From George William Fairfax
London Decr 6th 1757
I arrived here the 25th of last month since which there has not been an Opportunity to America, And now the conveyance so uncertain that I hope you’l excuse this short Epistle, and permitt me good Sir to acquaint you that our applycations remains doubtfull, And that its difficult to have a hearing by reason the great ones are so much taken up with affairs of much greater consequence.1
The Parliament meet the 1st of this instant, and Unanimously concurred in very Loyal Addresses, and with a firm resolution to Aid the Victorious King of Prussia who has Surpassed all Expectation and I hope yett will give the French a more definative stroke.
Their has been a Court of Enquiry on the late Secret Expedition, and the other day a Court Martial fixed to try Genl M—t &ca. In short it ingrosses the whole Legislature, so that those in America are not thought of, But its suggested by some that there will be great alteration there and that Ld Geo. Sackvile may be expected, but this is a Secret, The Duke has certainly resign’d, Sr John Legonier and two more appointed Feild Marshals, and the former created an Irish Peer.2
The Parliament will Adjourn for the Holydays, when I shall go with Mr Fairfax into Kent, and afterwards to Yorkshire where I shall tarry till the approch of the Spring, in which time if you have any other Commands it will give me pleasure to Execute them.3
When matters are more Ripe, I will take time to give you a particular Accot till when I remain with the greatest Esteem Dear Sir Your Affect. and very humble Servt
Go: Wm Fairfax
1. For an explanation of Fairfax’s purpose in going to London, see GW to Richard Peters, 30 Sept. 1757, n.1. George William Fairfax wrote Lord Fairfax, 6 Dec., that he had gone to see “our worthy friend Mr. [Edward] Athawes, who told me the vacant place was not then disposed of, and that the Commissioner of the Customs had recommended me to the Treasury, whereupon I went and had your kind letter delivered to the Duke of Newcastle, and there waited on Lord Granvile who kindly received me, and promised to do me any service in his power, and thus I rested until Mr. Fairfax [Lord Fairfax’s brother Robert] came to town who waited on his Grace, and I hope has so far succeeded that I shall be appointed to that small place [the collector of customs for the South Potomac]” (Neill, The Fairfaxes of England and America description begins Edward D. Neill. The Fairfaxes of England and America in the Seventeenth and Eighteenth Centuries, Including Letters from and to Hon. William Fairfax, President of Council of Virginia, and His Sons Col. George William Fairfax and Rev. Bryan, Eighth Lord Fairfax, the Neighbors and Friends of George Washington. Albany, 1868. description ends , 93–95). George William Fairfax was probably the “Mr. Fairfax” listed among the passengers of the packet Harriot, New York to Falmouth, which was attacked by a French privateer on 11 Nov. 1757. The crew and passengers fought off the French vessel and continued to England (Pennsylvania Gazette [Philadelphia], 16 Feb. 1758).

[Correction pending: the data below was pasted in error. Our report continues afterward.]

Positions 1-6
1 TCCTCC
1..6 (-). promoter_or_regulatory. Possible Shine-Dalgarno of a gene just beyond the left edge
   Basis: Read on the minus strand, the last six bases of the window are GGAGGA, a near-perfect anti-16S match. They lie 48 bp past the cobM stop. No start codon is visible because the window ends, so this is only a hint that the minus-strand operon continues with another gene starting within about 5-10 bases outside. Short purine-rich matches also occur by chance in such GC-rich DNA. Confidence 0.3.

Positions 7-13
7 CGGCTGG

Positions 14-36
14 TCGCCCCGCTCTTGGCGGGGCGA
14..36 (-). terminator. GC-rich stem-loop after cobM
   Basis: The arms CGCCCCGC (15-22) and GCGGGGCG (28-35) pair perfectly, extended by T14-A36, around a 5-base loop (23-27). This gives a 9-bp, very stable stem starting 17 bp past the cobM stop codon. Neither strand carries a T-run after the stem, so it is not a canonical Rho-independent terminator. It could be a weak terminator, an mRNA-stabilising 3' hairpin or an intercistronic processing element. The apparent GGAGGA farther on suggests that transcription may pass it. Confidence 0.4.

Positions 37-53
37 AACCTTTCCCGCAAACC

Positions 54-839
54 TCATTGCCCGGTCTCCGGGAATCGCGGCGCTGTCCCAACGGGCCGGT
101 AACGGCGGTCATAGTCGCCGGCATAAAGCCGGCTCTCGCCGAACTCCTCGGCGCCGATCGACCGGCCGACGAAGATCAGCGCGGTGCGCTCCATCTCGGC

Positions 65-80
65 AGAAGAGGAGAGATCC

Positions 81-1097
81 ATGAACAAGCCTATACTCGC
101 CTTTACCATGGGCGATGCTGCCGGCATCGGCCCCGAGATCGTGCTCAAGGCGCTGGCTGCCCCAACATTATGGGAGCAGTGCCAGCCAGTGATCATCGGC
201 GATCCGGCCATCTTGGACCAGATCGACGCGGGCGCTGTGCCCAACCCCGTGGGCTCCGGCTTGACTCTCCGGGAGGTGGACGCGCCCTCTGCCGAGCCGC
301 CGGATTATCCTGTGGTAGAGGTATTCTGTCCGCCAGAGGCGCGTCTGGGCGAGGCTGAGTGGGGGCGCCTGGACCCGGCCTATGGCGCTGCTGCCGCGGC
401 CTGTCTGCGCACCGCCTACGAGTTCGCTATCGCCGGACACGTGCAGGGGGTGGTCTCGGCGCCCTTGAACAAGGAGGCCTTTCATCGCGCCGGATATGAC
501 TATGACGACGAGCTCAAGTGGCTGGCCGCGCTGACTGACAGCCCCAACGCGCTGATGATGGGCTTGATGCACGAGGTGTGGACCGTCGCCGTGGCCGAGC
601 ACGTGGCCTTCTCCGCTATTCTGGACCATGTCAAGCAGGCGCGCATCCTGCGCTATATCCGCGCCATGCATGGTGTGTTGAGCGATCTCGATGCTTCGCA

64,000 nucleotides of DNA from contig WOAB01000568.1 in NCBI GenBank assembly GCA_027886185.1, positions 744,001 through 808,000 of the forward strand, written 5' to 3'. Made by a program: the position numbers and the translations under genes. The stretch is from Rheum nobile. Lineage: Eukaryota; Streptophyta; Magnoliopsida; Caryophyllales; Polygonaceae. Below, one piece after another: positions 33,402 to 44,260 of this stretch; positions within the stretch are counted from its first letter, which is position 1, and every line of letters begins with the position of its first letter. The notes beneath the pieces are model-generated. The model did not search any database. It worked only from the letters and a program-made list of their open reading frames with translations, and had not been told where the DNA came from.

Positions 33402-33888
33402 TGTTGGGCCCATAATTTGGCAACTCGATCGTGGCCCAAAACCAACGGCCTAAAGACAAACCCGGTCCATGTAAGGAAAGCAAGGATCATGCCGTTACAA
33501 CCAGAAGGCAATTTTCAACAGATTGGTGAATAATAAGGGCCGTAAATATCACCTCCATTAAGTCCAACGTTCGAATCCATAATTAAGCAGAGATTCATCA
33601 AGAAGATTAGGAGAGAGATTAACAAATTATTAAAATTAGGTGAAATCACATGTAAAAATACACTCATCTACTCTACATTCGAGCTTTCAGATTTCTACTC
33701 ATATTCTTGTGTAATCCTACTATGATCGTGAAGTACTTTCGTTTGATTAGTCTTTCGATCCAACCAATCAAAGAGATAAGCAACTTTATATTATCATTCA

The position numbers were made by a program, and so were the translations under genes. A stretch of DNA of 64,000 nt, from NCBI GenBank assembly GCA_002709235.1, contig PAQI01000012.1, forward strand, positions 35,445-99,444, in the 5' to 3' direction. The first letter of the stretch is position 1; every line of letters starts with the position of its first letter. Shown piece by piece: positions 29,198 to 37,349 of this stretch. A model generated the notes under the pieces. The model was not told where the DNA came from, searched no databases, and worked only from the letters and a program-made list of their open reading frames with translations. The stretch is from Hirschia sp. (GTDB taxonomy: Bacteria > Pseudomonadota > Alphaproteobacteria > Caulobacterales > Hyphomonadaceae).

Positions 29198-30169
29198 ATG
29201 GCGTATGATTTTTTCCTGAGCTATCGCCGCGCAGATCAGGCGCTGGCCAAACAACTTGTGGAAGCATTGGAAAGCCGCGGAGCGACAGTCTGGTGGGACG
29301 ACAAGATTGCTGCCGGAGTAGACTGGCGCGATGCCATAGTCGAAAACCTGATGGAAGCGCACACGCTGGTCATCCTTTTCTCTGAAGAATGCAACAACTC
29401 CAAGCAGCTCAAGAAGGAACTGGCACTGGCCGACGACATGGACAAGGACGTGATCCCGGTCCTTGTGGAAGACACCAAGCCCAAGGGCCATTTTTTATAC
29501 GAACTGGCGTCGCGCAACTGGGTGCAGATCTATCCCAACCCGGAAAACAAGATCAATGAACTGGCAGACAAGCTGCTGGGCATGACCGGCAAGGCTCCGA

2. The “late Secret Expedition” against the French naval base at Rochefort had been intended as a diversion to help the duke of Cumberland, fighting in Germany. Gen. Sir John Mordaunt, appointed to command the amphibious operation of which he disapproved, procrastinated, eventually bringing his squadron back to England without accomplishing anything. At about the same time, news of the duke of Cumberland’s capitulation in Germany (see Stanwix to GW, 19 Sept. 1757, n.3) reached England. Mordaunt was tried by court-martial but acquitted, and the duke of Cumberland, now in disfavor with the king, resigned all his offices and appointments including that of captain general. On 26 Oct. 1757 Sir John Ligonier (1680–1770), an old experienced soldier, was made commander in chief of all military forces in Great Britain, but without the title of captain general. Ligonier, Sir Robert Rich, and Lord Molesworth were made field marshals, and Ligonier was elevated to the Irish peerage with the title Baron Ligonier of Enniskillen. Lord George Sackville received the office of lieutenant general of the ordnance.
3. George William Fairfax wrote his wife Sarah Cary Fairfax, 12 Dec. 1757: “Mr. [Robert] Fairfax went down to Leeds Castle yesterday and left me to push my own way, and then to follow to spend my Christmas and to prepare for his imbarking with me in March” (Neill, The Fairfaxes of England and America description begins Edward D. Neill. The Fairfaxes of England and America in the Seventeenth and Eighteenth Centuries, Including Letters from and to Hon. William Fairfax, President of Council of Virginia, and His Sons Col. George William Fairfax and Rev. Bryan, Eighth Lord Fairfax, the Neighbors and Friends of George Washington. Albany, 1868. description ends , 95–97). Lord Fairfax of Greenway Court acquired Leeds Castle in Kent and the great proprietary in the Northern Neck of Virginia through his mother Catherine, the daughter of Thomas, Lord Culpeper, who was governor of Virginia after Bacon’s Rebellion until 1683.